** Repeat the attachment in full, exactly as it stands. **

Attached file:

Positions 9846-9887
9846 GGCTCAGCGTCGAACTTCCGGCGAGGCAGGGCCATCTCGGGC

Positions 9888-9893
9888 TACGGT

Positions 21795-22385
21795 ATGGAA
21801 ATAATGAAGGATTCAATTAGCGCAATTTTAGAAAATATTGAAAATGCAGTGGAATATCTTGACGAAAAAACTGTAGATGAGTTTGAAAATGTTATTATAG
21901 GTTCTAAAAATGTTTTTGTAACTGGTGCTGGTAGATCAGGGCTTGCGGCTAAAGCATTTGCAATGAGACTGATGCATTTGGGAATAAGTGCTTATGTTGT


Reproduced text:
Positions 9846-9887
9846 GGCTCAGCGTCGAACTTCCGGCGAGGCAGGGCCATCTCGGGC

Positions 9888-9893
9888 TACGGT

Positions 21795-22385
21795 ATGGAA
21801 ATAATGAAGGATTCAATTAGCGCAATTTTAGAAAATATTGAAAATGCAGTGGAATATCTTGACGAAAAAACTGTAGATGAGTTTGAAAATGTTATTATAG
21901 GTTCTAAAAATGTTTTTGTAACTGGTGCTGGTAGATCAGGGCTTGCGGCTAAAGCATTTGCAATGAGACTGATGCATTTGGGAATAAGTGCTTATGTTGT